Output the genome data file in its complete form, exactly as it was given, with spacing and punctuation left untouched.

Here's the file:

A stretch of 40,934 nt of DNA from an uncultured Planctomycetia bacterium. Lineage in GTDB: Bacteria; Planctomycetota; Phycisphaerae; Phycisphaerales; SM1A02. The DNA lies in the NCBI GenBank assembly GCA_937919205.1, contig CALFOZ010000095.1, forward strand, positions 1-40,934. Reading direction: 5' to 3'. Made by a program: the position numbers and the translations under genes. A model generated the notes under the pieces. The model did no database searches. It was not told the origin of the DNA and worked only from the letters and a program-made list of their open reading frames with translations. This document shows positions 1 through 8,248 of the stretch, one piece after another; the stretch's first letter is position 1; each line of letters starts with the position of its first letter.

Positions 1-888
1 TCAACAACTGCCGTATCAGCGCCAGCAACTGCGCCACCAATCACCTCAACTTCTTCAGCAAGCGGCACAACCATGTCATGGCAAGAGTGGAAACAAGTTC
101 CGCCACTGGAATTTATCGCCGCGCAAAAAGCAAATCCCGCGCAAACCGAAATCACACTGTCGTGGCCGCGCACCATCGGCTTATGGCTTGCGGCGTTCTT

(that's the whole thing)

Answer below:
A stretch of 40,934 nt of DNA from an uncultured Planctomycetia bacterium. Lineage in GTDB: Bacteria; Planctomycetota; Phycisphaerae; Phycisphaerales; SM1A02. The DNA lies in the NCBI GenBank assembly GCA_937919205.1, contig CALFOZ010000095.1, forward strand, positions 1-40,934. Reading direction: 5' to 3'. Made by a program: the position numbers and the translations under genes. A model generated the notes under the pieces. The model did no database searches. It was not told the origin of the DNA and worked only from the letters and a program-made list of their open reading frames with translations. This document shows positions 1 through 8,248 of the stretch, one piece after another; the stretch's first letter is position 1; each line of letters starts with the position of its first letter.

Positions 1-888
1 TCAACAACTGCCGTATCAGCGCCAGCAACTGCGCCACCAATCACCTCAACTTCTTCAGCAAGCGGCACAACCATGTCATGGCAAGAGTGGAAACAAGTTC
101 CGCCACTGGAATTTATCGCCGCGCAAAAAGCAAATCCCGCGCAAACCGAAATCACACTGTCGTGGCCGCGCACCATCGGCTTATGGCTTGCGGCGTTCTT